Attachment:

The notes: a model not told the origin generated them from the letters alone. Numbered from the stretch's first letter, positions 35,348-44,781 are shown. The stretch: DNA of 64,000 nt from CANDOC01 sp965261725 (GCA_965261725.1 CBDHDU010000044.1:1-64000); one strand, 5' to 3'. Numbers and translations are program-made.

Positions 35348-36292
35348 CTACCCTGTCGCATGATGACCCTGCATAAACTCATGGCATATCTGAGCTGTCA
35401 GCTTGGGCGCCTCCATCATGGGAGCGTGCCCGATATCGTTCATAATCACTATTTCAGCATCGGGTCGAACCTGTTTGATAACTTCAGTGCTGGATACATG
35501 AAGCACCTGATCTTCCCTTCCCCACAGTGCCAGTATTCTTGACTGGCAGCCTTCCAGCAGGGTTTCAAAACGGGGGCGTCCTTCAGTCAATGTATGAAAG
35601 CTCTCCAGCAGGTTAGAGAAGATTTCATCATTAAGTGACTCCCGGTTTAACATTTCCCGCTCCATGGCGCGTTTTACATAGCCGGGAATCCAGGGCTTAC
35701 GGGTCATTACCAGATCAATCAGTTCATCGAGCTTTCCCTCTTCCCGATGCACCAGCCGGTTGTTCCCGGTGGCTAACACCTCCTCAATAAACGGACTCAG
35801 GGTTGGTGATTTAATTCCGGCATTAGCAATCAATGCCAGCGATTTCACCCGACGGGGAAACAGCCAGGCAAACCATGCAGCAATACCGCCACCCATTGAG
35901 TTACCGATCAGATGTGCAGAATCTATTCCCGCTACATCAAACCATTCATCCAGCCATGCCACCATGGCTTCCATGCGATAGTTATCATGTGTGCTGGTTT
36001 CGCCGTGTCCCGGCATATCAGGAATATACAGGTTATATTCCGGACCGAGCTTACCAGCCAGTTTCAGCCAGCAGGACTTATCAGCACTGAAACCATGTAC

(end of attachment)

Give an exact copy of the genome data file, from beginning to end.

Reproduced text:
The notes: a model not told the origin generated them from the letters alone. Numbered from the stretch's first letter, positions 35,348-44,781 are shown. The stretch: DNA of 64,000 nt from CANDOC01 sp965261725 (GCA_965261725.1 CBDHDU010000044.1:1-64000); one strand, 5' to 3'. Numbers and translations are program-made.

Positions 35348-36292
35348 CTACCCTGTCGCATGATGACCCTGCATAAACTCATGGCATATCTGAGCTGTCA
35401 GCTTGGGCGCCTCCATCATGGGAGCGTGCCCGATATCGTTCATAATCACTATTTCAGCATCGGGTCGAACCTGTTTGATAACTTCAGTGCTGGATACATG
35501 AAGCACCTGATCTTCCCTTCCCCACAGTGCCAGTATTCTTGACTGGCAGCCTTCCAGCAGGGTTTCAAAACGGGGGCGTCCTTCAGTCAATGTATGAAAG
35601 CTCTCCAGCAGGTTAGAGAAGATTTCATCATTAAGTGACTCCCGGTTTAACATTTCCCGCTCCATGGCGCGTTTTACATAGCCGGGAATCCAGGGCTTAC
35701 GGGTCATTACCAGATCAATCAGTTCATCGAGCTTTCCCTCTTCCCGATGCACCAGCCGGTTGTTCCCGGTGGCTAACACCTCCTCAATAAACGGACTCAG
35801 GGTTGGTGATTTAATTCCGGCATTAGCAATCAATGCCAGCGATTTCACCCGACGGGGAAACAGCCAGGCAAACCATGCAGCAATACCGCCACCCATTGAG
35901 TTACCGATCAGATGTGCAGAATCTATTCCCGCTACATCAAACCATTCATCCAGCCATGCCACCATGGCTTCCATGCGATAGTTATCATGTGTGCTGGTTT
36001 CGCCGTGTCCCGGCATATCAGGAATATACAGGTTATATTCCGGACCGAGCTTACCAGCCAGTTTCAGCCAGCAGGACTTATCAGCACTGAAACCATGTAC